Prometheus: And Still We Struggle
So the key to our survival is to believe that there are answers to every question. And somewhere out there, somewhere beneath the oceans or beyond the stars, the ultimate answer awaits. It is the magical world where everything is perfect, where all expectation is lifted.
Ridley Scott’s Prometheus aims to take us on this journey. It is the year 2093, just four years after Doctors Shaw and Holloway’s great cave art discovery, when we board the corporate sponsored ship on its way to a distant planet. David is performing his daily rounds, checking on the sleeping crew, studying the ships coordinates, and learning ancient dialects. David is a robot, “designed this way because you people are more comfortable interacting with your own kind.” We spend a good few minutes with David, understanding quickly his role, his motives.
But the humans in Prometheus we spend quite a good deal less time with. “Big things have small beginnings,” and these big things are consumed with silly questions of heaven and hell, money and power, life and death. The crew is made up of the standard clichés, the motley crew including the geologist, the psychologist, historian, the doctors, and the captain; you get the idea here. This story is not a character study; it is a species study. There is so much more at stake here than mere humanity; this is about the core of all thinking species.
Scott opens the film with an awe inspiring, breathtaking panorama of rushing water, majestic waterfalls, and curving rock formations sure to spark mystical ideas in each of us. But it also reminds us that we may be a small coincidence within the workings of the universe. So when the ship enters the Martian atmosphere, the first thing the crew notices is the vast desert, where “there is nothing…and no man needs nothing.”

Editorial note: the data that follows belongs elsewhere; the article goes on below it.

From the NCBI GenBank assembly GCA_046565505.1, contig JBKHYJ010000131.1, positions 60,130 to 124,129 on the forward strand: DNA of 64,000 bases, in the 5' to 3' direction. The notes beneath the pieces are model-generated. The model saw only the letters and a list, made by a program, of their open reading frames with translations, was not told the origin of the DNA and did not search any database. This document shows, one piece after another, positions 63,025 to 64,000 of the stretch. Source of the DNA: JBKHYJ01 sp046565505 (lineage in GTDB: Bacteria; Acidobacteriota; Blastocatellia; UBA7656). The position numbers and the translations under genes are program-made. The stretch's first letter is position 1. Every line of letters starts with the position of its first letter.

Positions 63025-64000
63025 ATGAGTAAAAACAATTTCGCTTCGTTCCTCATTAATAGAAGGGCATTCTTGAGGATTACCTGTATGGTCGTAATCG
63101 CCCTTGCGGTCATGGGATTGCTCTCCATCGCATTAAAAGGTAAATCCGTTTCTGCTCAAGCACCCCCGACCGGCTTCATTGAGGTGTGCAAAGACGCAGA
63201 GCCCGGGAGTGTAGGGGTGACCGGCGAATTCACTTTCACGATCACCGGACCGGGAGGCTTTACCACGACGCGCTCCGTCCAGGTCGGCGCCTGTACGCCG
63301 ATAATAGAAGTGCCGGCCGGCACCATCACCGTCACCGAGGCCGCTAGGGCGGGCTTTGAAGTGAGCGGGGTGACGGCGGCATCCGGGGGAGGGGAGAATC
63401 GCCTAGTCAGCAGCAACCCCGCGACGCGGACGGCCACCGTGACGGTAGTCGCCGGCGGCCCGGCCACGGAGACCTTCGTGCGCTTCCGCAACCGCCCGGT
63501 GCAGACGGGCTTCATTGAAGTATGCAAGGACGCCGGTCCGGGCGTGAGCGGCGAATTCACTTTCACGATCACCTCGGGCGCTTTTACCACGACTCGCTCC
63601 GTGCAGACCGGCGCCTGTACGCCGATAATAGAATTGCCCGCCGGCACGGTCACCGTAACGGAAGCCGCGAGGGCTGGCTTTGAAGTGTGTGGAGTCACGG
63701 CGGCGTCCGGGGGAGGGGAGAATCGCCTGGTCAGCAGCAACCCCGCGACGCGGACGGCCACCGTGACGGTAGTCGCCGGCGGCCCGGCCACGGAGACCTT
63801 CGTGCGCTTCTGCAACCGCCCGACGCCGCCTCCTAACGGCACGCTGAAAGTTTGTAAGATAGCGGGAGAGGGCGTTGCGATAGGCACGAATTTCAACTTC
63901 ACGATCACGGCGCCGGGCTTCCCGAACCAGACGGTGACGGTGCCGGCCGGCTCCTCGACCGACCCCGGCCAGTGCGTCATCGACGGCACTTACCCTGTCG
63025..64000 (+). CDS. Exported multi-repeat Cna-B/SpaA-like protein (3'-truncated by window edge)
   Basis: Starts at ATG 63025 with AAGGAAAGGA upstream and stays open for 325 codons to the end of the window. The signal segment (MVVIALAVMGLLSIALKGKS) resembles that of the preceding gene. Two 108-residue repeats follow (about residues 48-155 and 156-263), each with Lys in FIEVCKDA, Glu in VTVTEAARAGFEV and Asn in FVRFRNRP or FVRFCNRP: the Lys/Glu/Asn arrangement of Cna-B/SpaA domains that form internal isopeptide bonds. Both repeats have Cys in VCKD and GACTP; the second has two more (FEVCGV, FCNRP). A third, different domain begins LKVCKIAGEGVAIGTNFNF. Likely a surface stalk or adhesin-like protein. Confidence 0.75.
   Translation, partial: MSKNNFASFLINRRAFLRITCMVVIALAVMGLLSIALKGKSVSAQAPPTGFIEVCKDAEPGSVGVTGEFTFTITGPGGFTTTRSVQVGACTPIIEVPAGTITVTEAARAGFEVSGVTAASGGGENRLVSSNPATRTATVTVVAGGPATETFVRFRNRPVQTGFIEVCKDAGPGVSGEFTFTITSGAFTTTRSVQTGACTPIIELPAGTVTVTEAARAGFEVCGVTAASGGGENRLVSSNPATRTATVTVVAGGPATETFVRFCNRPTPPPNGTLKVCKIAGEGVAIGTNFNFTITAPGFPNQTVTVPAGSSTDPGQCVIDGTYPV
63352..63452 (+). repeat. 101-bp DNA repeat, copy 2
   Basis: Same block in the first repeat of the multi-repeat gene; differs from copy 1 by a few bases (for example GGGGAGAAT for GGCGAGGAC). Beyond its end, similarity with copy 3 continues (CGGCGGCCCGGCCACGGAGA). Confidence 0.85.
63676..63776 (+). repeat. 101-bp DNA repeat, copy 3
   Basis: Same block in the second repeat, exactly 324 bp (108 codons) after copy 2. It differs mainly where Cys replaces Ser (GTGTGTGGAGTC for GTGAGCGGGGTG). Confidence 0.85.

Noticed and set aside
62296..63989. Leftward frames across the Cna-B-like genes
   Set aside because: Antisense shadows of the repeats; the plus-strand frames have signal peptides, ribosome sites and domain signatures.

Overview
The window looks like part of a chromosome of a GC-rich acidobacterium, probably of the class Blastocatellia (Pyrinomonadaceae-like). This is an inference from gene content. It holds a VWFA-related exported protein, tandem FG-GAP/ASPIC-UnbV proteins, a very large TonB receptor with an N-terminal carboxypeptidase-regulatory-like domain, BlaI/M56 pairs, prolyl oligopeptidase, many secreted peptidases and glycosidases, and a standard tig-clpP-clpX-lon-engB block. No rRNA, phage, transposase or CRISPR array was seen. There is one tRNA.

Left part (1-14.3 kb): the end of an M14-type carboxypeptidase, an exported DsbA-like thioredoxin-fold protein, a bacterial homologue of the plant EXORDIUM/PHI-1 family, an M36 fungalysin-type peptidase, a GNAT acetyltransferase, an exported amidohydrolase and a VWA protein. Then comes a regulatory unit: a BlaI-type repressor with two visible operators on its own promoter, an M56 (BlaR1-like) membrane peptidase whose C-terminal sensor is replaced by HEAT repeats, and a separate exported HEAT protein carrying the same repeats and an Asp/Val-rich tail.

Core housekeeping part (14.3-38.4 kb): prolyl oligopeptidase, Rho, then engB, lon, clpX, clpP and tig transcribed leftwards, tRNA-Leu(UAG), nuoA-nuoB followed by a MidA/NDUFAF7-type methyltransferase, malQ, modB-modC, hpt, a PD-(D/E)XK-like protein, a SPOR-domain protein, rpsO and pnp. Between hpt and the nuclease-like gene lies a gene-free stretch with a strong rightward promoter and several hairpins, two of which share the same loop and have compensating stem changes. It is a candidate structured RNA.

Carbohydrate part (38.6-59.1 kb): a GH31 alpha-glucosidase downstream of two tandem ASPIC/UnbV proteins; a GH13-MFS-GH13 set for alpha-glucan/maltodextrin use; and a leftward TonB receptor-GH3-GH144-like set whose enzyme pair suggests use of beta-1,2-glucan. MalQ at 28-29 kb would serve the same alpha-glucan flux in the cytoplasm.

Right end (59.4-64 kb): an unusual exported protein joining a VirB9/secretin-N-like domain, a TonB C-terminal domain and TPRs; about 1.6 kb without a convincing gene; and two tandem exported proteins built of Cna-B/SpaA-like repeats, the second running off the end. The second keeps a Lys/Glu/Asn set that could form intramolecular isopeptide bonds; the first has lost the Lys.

Man’s insatiable need for more answers, to know more each day, always leads us astray. And in the Alien universe, this wayward path leads us directly into the nest of the beast. Prometheus exists within this world, and the impending doom adds to the already intense first half. It is easy to get lost in the mythology, the H.R. Giger inspired corridors and machines, and the fantasy of discovering our true origins. I surely did.
This movie is about discovering how “far you would go to find your answers.” And should you find that answer, what would be your next question? Because there will be one; man always needs. And maybe it is this exact need that led to the serious flaw in the third act that made me wish I could rewind the film to see what I had missed. What could only be called careless assumptions lead to hastily drawn conclusions, igniting a violent and frenetic ending that is high on action but empty of emotional impact.
But the first two-thirds of Prometheus is enthralling, easily making up for the rush to the finish line (this is a big Hollywood production, after all). There is a lot to absorb and so many questions still unanswered. In the end, we understand one thing clearly, that answers matter, regardless of the weight of knowing. So when you meet the one who made you, and find yourself wondering who made him, take a deep breath and journey onward.